Veteran's service dog mistakenly denied entry to basketball game
Columbus State University has learned a valuable lesson that's becoming a widespread issue for soldiers and veterans in America.
The issue of service dogs accompanying not just the blind but people suffering from psychological problems like Post Traumatic Stress Disorder or PTSD is becoming more prevalent.
Combat veteran Allen Grice says he was stopped by a security guard Sunday afternoon as he tried to enter the Lumpkin Center to watch a basketball game with his Chocolate Lab.
"He said, 'Is that a service dog,' I said, yes, 'I'm a combat veteran with PTSD,'" Grice explained. "He said, 'okay.'"
But after Grice sat down, he said a faculty member started questioning him about why he was there with the dog.
"What people don't realize is all wounds aren't visible," stated Grice, who served in the war in Afghanistan from 2010 to 2011.
"There was an individual up there yelling saying, 'What's he doing here.' And I sit here and I'm like, 'Hey what do you mean, what am I doing here.' He said 'You're not blind, that can't be your service dog, you don't need one,'"explained Grice. "How this happened to where he wasn't informed and just talk down to me, I am a 25-year-old man and I've never had anyone talk to me like that."
Grice says Piper wasn't wearing the doggie vest with service dog written on it, but by law he's not required to. Grice says he got the dog from an organization in Austin, Texas after completing all the necessary training.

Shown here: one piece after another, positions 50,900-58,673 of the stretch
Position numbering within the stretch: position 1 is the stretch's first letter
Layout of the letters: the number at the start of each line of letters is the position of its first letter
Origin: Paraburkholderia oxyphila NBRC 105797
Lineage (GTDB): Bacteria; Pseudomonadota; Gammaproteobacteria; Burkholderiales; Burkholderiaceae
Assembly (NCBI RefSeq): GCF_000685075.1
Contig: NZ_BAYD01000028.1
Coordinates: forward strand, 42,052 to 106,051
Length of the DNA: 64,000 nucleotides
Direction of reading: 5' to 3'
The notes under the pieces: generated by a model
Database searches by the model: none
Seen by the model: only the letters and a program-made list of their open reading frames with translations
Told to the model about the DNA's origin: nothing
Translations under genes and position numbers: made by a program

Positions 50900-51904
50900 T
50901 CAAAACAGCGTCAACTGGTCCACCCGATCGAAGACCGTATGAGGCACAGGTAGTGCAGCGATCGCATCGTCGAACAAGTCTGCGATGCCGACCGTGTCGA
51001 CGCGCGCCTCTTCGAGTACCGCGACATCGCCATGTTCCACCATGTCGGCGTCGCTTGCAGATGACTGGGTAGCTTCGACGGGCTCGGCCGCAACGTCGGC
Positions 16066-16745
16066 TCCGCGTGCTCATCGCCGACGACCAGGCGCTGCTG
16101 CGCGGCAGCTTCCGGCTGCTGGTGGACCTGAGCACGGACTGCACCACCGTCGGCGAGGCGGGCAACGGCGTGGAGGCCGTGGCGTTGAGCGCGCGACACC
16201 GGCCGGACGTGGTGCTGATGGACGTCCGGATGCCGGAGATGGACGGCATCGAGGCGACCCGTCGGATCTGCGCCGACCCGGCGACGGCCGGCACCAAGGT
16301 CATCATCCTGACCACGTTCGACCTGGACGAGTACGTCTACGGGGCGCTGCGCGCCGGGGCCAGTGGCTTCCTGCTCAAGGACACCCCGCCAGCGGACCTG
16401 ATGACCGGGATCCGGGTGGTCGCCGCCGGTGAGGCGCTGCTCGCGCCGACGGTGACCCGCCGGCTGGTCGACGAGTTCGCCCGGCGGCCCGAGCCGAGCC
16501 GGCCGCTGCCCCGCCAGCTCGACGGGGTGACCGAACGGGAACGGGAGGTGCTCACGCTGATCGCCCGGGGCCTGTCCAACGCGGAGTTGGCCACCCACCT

CSU Public Relations Director John Lester admits the university made a mistake.
"This student had already talked with our ADA office and we've talked to the people involved and we're going to use this a learning experience to make sure others know what kind of disabilities are out there and how they're being handled in today's day and age," Lester said.
The Dean of the university has also apologized to Grice.
As for the laws, Joy Norman, the Director of Disability Services at CSU, says there are two questions that can be legally asked of service dog owners: What task is it trained to do? Is this animal required because of a disability?
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